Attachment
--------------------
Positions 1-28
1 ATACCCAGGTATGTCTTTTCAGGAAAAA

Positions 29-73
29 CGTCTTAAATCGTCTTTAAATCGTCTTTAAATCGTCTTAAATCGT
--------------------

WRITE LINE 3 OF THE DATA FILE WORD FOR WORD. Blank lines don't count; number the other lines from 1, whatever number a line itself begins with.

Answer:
Positions 29-73